If polluters must pay, then farmers would pay for the current dominant style of mechani-chemical agriculture. To avoid the extra charges, many would switch to organic methods. People eating organic food would be healthier. Organic farmers do not get subsidized as do mechani-chemical factory farms; the present subsidy program -- a major part of the federal budget -- does not benefit family farmers but only agri-business, as the subsidies go to the biggest growers and push up the price of land, beyond what dirt-on-hands farmers can afford. For them, a dividend and good cheap land would be much bigger benefits. And if government no longer pays farming subsidies, again it can either lower taxes or fatten the CD; either way, the $1000 need not stretch as far each month.

What about the special cases that would probably still exist -- such as an uninsured person losing mobility in an accident? They might have a hard time getting by on $1k per month. Would they be better off with a bureaucracy to serve them (and to tax others)? Or would they -- receiving a CD and enjoying falling prices for housing, transportation, learning, and doctoring -- be able to fare well in a tax-free, subsidy-free society?

First, the requisite bureaucracy to serve them would not be cheap (they never are). Second, the benefits of geonomics are enjoyed also by disadvantaged person's friends, family, neighbors, any co-workers, any co-believers, and the people who contribute to charities would also be better endowed and less financially stressed. In the past, unions and churches provided more service to needy members than they do now, but became less user-friendly as government took over more of the charitable functions. Perhaps the personal interaction of receiving help from a familiar face might be preferable to many people with special needs. And in a society that's wealthy, just, and compassionate, they may receive as much or even more money than they would from an impersonal bureaucracy.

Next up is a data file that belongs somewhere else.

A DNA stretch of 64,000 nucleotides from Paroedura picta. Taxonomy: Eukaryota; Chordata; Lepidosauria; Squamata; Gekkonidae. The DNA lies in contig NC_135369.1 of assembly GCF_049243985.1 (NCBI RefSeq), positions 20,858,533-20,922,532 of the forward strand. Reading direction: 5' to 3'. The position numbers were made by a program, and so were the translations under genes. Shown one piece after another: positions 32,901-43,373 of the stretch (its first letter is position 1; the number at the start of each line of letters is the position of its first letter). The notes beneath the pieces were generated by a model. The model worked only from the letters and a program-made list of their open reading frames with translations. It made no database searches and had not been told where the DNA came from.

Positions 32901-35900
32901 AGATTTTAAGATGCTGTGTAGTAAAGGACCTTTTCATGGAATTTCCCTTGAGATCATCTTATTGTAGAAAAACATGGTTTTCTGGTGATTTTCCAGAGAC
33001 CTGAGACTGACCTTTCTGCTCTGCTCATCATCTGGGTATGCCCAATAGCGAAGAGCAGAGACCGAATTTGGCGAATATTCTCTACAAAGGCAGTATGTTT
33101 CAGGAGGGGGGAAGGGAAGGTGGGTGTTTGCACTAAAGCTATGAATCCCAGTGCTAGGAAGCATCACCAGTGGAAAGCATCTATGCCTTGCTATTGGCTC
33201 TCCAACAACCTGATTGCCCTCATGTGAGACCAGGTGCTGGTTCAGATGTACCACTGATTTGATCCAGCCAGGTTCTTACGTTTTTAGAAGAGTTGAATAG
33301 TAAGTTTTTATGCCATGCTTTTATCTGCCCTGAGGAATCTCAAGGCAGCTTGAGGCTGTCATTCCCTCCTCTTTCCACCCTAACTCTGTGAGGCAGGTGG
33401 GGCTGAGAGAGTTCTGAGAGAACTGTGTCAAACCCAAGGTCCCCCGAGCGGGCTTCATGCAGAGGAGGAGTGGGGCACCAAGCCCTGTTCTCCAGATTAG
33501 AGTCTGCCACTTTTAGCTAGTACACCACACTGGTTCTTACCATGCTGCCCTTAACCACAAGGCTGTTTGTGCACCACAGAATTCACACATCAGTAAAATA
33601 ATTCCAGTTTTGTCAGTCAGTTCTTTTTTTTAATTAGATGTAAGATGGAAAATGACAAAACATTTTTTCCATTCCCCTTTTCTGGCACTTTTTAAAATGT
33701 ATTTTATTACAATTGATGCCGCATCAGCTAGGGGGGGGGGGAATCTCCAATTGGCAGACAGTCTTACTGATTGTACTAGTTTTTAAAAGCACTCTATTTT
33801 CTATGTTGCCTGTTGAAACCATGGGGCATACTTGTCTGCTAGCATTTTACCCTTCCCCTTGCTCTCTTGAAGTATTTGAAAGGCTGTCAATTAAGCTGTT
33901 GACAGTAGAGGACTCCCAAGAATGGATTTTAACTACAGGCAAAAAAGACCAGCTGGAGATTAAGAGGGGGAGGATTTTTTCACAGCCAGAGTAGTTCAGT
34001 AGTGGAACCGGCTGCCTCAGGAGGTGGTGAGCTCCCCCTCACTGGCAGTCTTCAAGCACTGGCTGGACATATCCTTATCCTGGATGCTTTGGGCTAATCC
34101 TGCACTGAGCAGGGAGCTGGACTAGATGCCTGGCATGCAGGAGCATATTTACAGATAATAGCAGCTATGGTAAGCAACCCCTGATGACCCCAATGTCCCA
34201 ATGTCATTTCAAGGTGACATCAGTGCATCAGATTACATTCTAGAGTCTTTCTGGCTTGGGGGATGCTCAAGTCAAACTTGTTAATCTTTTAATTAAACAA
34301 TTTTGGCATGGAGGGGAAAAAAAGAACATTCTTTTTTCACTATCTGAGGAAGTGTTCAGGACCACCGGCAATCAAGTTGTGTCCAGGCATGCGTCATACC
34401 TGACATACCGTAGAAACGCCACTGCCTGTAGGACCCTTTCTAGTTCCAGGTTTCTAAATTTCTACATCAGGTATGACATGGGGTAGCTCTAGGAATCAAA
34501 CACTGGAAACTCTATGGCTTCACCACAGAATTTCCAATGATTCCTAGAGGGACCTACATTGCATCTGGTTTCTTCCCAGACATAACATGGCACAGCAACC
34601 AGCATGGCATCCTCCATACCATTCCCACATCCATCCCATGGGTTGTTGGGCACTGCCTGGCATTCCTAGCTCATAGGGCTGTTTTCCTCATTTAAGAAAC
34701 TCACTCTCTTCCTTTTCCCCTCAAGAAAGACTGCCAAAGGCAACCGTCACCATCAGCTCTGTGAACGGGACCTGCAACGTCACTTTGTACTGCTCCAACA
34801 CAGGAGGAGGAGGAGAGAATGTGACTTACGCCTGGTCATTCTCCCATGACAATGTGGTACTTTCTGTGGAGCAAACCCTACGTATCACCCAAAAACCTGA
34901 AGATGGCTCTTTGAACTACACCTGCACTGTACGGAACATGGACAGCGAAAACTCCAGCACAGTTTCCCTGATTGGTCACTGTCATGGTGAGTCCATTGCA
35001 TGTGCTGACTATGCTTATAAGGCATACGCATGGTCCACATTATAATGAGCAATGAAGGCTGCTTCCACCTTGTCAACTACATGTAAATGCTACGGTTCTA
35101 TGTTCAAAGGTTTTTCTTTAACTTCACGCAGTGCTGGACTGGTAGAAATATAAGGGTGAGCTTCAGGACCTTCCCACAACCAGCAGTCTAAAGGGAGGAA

Lose charity for equality?

Hypothetically, if the truly needy don't need an extra governmental program, then who would? Not farmers, not car drivers, not students, not homeowners, and certainly not corporations -- no one would. An advocate could offer people an extra income, from society's surplus, in tandem with reduced taxation and reduced government spending, two things that citizens now only wish could come true.

Coupling the Citizens Dividend to a call for zero taxes and zero subsidies removes the proposal from the wish-list of the left, from the category of handouts to the poor, to an evenhanded identity, a new identity, one of parceling out justice equally to all members of society. Linking a social salary to the libertarian, Jeffersonian philosophy of minimal government as optimal government not only would provide a substantial floor beneath everyone, including the neediest members of society, it also embraces broader political values, giving the notion a stronger chance of actually becoming the law of the land.

Proponents of the Basic Income might consider de-coupling their proposal from the rhetoric of the left, reframe the idea outside the confining box of charity, and pitch to not just the usual "bleeding heart liberals" but to society at large, self-described as non-ideological in America. Harp on society's surplus, a windfall, a bounty that costs us nothing and belongs to us all and now only obscenely enriches a few, and harp on sharing it, closing the grotesque income gap, and reweaving the bonds of community that sharing what's already ours engenders.